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LES MISERABLES - HUGH & RUSS: TWO SIDES OF THE AUSSIE COIN
For the first time, two of Australia’s international stars, Hugh Jackman and Russell Crowe share star billing in Les Miserables. Andrew L. Urban has known both men since their first films, and – being a film journalist - has followed their careers ever since.
Russell Crowe as Javert & Hugh Jackman as Valjean in Les Miserables
I first met Russell on the set of Blood Oath (1990), with Bryan Brown. He plays Lt. Corbett, a notable support role. But I only met him briefly – and ever since, he never misses an opportunity to remind me that I “refused” to interview him on the set. He is only half joking. The fact is, I was there to interview Bryan, the star of the film. I regret the omission, but it was not ‘refusal’. His dedication and focus were already being noted, like the passion with which he sharpened his pencils prior to the courtroom scenes .. I shoulda noticed!
We met again fairly soon, on the set of his next film, The Crossing (1990), in which he plays the lead character, Johnny, and I certainly did interview him. I remember sitting on a bench on location as he told me he was a keen muso. We crossed paths several times after that, usually on set or a location.
Notably, on the set of The Sum of Us (1994) he invited me into what was his on screen bedroom, while he was off-camera waiting to make his entrance into the set’s lounge room (for a scene with Jack Thompson as his dad) to keep our interview going. I watched as he stuffed a couple of socks down his pants before making his entrance. I suspect nobody else in the world has ever seen Russell do that.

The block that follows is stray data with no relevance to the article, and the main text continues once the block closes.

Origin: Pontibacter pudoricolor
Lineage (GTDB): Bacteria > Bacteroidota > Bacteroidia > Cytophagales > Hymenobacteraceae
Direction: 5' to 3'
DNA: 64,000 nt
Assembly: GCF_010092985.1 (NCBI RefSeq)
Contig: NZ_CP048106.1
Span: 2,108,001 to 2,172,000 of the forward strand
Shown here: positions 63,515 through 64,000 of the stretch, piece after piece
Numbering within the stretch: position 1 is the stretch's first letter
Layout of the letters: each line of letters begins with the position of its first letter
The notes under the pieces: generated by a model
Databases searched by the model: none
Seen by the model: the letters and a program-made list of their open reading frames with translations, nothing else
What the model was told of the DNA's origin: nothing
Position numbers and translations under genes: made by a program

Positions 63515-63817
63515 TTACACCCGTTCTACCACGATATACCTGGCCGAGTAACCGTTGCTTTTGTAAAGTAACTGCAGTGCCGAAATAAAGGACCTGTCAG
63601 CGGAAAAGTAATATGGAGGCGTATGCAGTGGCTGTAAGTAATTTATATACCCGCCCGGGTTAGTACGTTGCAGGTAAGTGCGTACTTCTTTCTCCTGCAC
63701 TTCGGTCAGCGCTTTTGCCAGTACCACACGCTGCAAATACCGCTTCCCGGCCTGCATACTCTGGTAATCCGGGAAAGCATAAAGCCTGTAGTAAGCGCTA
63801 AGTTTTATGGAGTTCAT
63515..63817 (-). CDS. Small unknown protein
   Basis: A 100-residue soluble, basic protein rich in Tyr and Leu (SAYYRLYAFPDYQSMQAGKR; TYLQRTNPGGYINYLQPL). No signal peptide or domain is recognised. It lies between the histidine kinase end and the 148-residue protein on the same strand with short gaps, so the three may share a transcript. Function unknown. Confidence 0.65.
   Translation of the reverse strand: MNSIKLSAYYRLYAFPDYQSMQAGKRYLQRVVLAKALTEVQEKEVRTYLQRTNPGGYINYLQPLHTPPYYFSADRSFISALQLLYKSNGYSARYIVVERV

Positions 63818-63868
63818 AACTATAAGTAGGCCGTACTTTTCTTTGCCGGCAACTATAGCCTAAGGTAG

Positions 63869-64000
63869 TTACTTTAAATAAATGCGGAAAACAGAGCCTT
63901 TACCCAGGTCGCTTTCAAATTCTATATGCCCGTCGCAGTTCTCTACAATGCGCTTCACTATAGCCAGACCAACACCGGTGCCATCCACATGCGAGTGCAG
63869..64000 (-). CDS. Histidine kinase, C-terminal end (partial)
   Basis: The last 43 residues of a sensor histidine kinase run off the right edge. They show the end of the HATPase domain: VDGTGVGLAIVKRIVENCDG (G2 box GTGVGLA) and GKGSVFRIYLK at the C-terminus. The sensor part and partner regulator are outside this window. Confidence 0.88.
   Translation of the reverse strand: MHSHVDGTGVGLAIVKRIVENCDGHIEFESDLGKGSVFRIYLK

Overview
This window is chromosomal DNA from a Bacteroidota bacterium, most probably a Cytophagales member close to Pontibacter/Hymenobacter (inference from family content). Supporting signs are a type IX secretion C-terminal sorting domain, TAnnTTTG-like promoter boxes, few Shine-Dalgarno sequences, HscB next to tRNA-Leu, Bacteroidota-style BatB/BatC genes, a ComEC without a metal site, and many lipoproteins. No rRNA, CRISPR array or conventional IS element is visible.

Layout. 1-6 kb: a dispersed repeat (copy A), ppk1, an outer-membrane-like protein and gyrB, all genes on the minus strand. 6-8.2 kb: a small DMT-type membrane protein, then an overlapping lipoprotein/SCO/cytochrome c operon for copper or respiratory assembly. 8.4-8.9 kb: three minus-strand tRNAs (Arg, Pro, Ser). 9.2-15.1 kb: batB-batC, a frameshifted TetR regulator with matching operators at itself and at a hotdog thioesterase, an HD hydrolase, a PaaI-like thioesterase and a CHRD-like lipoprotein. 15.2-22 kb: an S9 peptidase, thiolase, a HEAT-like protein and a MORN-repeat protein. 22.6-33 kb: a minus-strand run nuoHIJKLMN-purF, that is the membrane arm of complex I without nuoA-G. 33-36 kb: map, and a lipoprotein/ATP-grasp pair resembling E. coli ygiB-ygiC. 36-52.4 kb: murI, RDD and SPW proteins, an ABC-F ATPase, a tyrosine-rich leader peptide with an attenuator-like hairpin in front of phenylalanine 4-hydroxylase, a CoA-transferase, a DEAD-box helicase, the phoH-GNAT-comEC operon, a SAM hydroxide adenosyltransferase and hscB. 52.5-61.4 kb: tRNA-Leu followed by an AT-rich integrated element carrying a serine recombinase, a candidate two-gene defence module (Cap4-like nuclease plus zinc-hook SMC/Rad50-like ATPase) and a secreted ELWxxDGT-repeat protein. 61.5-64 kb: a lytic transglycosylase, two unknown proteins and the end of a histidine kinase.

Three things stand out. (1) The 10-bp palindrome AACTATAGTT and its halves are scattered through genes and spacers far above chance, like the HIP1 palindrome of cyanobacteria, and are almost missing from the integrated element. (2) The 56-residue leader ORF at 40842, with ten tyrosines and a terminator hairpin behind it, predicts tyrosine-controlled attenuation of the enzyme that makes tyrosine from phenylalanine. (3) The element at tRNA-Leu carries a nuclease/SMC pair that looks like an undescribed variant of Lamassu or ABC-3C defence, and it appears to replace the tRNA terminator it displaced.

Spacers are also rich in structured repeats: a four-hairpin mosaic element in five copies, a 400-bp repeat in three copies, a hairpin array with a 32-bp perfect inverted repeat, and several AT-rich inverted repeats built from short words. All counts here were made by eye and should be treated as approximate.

On every occasion we had an easy professional relationship; he was always straight forward with me and trusted me. I never saw or experienced a darker side. He went to America and made some Hollywood films – notably L.A. Confidential. Others were less notable.
Then a few years later I bumped into Russell on the streets of West Hollywood; he had just come from a meeting with Ridley Scott, to talk about his role as Maximus in Gladiator (2000). It was clearly something he was excited about, but neither of us could imagine the impact it would have in making him an international superstar.
“Nothing equates to the earth shattering zeitgeist moment of Gladiator's release. That is when my life changed dramatically and it wasn't as much mine as it used to be,” he told me later, with a little chuckle.
Russell has screen authority and a raw energy he can tame at will – see him in The Insider, for example. Ridley Scott is one of his biggest fans.
My first meeting with Hugh Jackman (in 1998) took place shortly after his film debut in The Erskinville Kings, made the same year as Antony J. Bowman’s Paperback Hero, in which Jackman plays a truckie who secretly writes a paperback romance which becomes a hit – and he is too embarrassed to meet the publisher, so he gets Ruby (the feisty girl from his home town played by Claudia Karvan) to pretend she wrote it. On Location feature